(First published in Norwegian 01 Oct 2004)
By David Stenerud
A healf-year index for ethical investments show that ethically selected investment universes have been clearly more profitable that non-screened portfolios.
The difference is greatest in Denmark, but also in Norway it has paid off to invest ethically since 1 January 2000.
All Nordic countries
It is the Swedish advisory company for ethics and investments, GES Investment Services (GES Invest), formerly Caring Company, who launch the service on Friday, 1 October.
The index is composed of listed companies on the Stockholm, Oslo, Helsinki and Copenhagen stock markets, other than companies that do not meet certain ethical criteria.
«GES Investment Services will analyse the companies every six months based on the ethical criteria that make up the GES Global Ethical Standard and GES Controverial models of analysis. The criteria are based on international standards for the environment, human rights, and business ethics. In addition, companies with production and/or sales of weapons, tobacco, alcohol and gambling will be excluded,» according to a press release from GES Invest on Friday.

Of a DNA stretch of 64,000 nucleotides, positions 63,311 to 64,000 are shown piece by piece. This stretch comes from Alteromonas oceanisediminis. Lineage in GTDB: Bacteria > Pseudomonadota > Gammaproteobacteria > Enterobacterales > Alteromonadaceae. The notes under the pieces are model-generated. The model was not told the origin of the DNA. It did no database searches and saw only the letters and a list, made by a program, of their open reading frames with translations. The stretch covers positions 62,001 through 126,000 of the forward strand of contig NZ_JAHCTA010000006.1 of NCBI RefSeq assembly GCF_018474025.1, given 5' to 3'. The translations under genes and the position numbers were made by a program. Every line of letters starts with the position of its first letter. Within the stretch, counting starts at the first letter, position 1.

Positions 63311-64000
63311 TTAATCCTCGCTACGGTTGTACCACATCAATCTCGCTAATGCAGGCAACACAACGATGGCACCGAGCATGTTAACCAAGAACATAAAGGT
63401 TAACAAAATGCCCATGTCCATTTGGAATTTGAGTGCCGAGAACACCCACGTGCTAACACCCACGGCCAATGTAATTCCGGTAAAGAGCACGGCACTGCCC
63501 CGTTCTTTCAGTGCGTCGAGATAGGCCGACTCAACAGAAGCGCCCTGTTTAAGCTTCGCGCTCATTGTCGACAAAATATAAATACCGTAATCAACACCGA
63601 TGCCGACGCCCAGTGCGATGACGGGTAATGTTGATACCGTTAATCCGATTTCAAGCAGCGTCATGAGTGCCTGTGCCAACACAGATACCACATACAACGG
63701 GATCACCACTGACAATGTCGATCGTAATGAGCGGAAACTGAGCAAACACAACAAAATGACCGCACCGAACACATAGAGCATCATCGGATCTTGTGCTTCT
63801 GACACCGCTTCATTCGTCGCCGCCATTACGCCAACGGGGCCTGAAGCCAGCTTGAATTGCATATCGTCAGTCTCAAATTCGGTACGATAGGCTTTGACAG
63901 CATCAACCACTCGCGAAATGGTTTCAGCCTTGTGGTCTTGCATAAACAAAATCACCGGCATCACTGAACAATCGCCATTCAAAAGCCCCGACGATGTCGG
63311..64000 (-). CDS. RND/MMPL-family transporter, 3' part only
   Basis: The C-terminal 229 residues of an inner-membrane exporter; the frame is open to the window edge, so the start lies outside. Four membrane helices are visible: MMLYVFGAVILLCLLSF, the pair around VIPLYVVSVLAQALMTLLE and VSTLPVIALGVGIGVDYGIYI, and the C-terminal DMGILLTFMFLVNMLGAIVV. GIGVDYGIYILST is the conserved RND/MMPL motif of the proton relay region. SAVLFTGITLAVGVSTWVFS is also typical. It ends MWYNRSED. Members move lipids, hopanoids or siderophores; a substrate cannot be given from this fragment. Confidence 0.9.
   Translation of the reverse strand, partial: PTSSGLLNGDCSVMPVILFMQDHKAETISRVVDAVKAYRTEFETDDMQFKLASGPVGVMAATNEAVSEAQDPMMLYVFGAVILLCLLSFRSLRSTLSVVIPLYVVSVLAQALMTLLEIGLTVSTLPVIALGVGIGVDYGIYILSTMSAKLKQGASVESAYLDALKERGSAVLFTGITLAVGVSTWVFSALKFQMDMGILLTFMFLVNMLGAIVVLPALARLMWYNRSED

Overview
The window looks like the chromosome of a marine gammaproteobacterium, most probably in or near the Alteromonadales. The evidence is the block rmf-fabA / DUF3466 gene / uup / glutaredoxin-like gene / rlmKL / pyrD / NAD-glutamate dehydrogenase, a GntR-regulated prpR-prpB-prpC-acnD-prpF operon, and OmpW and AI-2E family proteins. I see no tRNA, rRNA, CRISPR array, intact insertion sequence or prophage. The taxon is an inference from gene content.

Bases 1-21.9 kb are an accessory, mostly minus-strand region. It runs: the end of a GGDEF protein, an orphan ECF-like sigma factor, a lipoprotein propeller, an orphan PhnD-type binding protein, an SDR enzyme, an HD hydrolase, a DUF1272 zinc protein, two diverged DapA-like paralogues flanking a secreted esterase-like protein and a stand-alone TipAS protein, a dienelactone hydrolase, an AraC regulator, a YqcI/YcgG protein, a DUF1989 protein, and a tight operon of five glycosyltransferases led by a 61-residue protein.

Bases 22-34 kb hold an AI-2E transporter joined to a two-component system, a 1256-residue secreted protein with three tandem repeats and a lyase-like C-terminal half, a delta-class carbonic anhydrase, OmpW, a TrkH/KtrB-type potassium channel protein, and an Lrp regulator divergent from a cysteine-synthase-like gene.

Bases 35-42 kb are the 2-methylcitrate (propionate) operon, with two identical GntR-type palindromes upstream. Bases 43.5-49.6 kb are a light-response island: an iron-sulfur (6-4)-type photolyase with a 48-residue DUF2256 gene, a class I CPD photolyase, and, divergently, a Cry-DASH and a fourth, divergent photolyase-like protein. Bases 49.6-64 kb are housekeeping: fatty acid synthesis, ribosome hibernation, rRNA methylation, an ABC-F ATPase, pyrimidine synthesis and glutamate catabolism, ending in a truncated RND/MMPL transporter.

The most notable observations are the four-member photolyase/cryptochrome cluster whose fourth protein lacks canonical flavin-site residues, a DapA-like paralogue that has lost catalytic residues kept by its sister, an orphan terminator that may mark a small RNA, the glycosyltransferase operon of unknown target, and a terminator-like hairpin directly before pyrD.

GES Ethical – Oslo Stock Exchange: 38-30
The ethical indices have, according to GES Invest, had a clearly higher return than comparable indices.
Return Return of
– 29/9/2004 index
SIX/GES Ethical Index Nordic: 9% SHB Nordiska
SIX/GES Ethical Index Denmark: 36% KBX Cap GI: 19%
SIX/GES Ethical Index Finland: 34% HEX Portfolio
SIX/GES Ethical Index Norway: 38% Oslo Börs Mutual
Fund Index: 30%
SIX/GES Ethical Index Sweden: 3% SBX Cap GI: 3%
«The index is not proof that it is always profitable to invest ethically. It can be a coincidence, and it may change in the course of half a year,» argues director Erik Alhøj at GES Services in Denmark to the Kristelig Dagblad newspaper of Denmark. «But we do still believe that it is economically wise to invest sustainably.»
Probably the main explanation for the comparatively large gap between ethical and non-screened investment universes in Denmark lies in the poor performance of both Carlsberg and TDC.
Carlsberg is excluded from the good, ethical companies because of alcohol, while TDC is excluded because of dealings in pornography through its web-TV businesses.
«One can of course discuss whether its reasonable to call TDC unethical for that reason,» admits GES Invest Danmark’s Erik Alhøj.